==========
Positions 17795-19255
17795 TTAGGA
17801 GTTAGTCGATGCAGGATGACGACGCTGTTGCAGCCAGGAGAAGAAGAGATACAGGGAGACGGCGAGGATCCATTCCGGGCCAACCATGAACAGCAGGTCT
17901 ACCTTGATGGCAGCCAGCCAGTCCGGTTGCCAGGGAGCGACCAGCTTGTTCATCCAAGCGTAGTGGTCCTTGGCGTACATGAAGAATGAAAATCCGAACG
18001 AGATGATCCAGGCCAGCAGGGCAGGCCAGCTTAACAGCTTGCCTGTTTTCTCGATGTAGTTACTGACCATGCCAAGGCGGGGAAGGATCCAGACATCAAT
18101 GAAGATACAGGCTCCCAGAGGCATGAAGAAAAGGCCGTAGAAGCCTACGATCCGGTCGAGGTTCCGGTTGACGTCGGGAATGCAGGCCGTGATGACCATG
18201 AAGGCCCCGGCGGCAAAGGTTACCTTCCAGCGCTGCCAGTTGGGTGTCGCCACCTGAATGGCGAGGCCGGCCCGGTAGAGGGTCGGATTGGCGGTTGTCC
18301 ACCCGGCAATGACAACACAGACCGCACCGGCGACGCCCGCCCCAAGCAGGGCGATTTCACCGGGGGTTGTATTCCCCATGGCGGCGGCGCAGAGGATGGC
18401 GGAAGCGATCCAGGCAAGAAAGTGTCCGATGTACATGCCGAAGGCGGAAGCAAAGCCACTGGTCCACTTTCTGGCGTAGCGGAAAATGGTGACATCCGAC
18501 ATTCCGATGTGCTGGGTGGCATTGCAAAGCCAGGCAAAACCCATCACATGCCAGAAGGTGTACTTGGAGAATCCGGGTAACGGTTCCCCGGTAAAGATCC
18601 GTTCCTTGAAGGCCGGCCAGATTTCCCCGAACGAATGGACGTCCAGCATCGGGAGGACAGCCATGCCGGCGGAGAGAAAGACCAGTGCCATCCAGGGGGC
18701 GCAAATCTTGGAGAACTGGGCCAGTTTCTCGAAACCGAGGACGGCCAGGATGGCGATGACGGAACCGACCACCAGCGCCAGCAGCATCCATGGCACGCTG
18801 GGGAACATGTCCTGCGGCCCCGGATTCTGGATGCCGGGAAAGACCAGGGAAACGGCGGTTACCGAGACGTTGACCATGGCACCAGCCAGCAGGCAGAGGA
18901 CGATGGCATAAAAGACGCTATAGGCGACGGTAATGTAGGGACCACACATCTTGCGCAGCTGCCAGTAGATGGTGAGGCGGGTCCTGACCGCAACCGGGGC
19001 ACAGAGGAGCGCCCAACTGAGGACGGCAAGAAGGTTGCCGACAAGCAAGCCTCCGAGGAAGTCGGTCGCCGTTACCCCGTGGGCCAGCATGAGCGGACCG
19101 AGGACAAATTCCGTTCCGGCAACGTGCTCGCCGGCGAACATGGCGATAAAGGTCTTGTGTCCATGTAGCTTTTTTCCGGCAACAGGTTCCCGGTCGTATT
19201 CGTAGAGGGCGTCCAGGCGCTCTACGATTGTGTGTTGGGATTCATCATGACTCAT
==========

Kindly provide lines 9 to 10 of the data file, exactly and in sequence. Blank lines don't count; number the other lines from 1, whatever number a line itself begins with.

18401 GGAAGCGATCCAGGCAAGAAAGTGTCCGATGTACATGCCGAAGGCGGAAGCAAAGCCACTGGTCCACTTTCTGGCGTAGCGGAAAATGGTGACATCCGAC
18501 ATTCCGATGTGCTGGGTGGCATTGCAAAGCCAGGCAAAACCCATCACATGCCAGAAGGTGTACTTGGAGAATCCGGGTAACGGTTCCCCGGTAAAGATCC